The ballooning national debt has stoked debate over raising the age for collecting Social Security without penalty. But if anyone was hoping 401(k)s could save the day for retirees, that’s rapidly being proven wishful thinking.
A recent study by actuarial and consulting firm Nyhart found that people relying on their 401(k) to cover their retirement expenses won’t be ready to stop work then. They’ll have to keep at it until 73, on average, to have a shot and not outliving their savings, based on Nyhart’s examination. And because they were not saving enough prior to the recession and then suffered significant losses in 2008, workers in their early 60s now will have to work to 75.
The study was based on a review of nearly 10,000 retirement accounts at 110 private and public companies.
One option for someone hoping to hang up their hat sooner, is to rev up their current savings. A lot. According to Nyhart:
- Employees above the age of 55 will need to contribute more than 45% of pay through the remainder of their career to retire by age 65.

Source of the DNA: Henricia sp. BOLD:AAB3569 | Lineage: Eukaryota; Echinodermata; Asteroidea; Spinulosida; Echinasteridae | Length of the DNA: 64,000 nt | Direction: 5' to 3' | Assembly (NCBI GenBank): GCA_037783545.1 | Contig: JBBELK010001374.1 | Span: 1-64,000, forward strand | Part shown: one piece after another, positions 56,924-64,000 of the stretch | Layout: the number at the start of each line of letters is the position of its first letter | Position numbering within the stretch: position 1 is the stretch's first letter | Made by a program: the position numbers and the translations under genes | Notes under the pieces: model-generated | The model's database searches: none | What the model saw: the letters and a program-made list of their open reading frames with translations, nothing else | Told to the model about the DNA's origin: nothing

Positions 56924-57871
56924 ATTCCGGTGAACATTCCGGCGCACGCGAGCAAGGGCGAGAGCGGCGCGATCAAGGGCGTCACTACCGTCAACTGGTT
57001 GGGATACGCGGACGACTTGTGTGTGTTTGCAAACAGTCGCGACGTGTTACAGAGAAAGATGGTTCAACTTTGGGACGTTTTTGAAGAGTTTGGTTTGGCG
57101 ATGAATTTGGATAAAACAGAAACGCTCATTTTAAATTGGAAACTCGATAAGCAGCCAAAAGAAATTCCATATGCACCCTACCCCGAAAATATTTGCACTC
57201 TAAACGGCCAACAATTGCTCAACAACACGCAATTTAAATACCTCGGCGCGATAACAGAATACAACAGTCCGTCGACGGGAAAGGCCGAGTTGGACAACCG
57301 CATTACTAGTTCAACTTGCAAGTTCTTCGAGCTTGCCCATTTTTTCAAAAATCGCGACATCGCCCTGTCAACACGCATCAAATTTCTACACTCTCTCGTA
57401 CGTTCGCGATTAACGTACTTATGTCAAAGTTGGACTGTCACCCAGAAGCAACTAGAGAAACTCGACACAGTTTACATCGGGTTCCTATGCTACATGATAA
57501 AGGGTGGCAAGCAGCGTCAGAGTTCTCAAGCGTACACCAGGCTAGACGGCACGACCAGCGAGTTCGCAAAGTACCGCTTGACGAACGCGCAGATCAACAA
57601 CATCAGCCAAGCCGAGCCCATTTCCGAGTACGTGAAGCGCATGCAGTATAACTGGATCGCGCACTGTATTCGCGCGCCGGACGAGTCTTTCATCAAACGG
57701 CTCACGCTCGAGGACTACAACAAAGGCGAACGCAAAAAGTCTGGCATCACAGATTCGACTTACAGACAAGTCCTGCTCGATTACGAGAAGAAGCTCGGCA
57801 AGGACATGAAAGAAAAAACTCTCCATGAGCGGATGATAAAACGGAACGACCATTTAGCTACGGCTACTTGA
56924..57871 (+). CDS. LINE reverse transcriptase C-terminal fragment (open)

- Employees age 45-55 must contribute 19% of pay to retire by 65.
The number of people 60 to 64 in the workforce is already at an all time record, reports USA Today. Some 55% of that cohort were reporting to the office in the first 11 months of this year, compared to 47% for the same stretch of 2000. 31% of people 65 to 69 are also working, up from 20% in 1980.
If these numbers motivate you to do a little calculating of your own financial situation, Geoff Considine recently reviewed a useful, free online retirement income calculator from T. Rowe Price.
But remember it’s important to be careful about the assumptions you make, particularly on your investment return. When Financial Geek used a different calculator to map out the savings required for a 35-year-old couple making $75,000 a year, with $50,000 in savings to retire at 65, he determined they’d need over $2.6 million in savings. If their portfolio averaged 6% returns over the next 30 years, they’d need to save more than 25% of their income for retirement, nearly $1,700 a month. But bump that return up to 8% and they’d only need to save $1,108 a month.
Working longer isn’t all bad, however. A report by Reuters on semi-retirement and working longer, outlines some real benefits to stretching out your career a few more years. For one thing, the stimulation of work can keep your mind agile longer. Maybe even more importantly, working longer keeps you eligible for employer health insurance.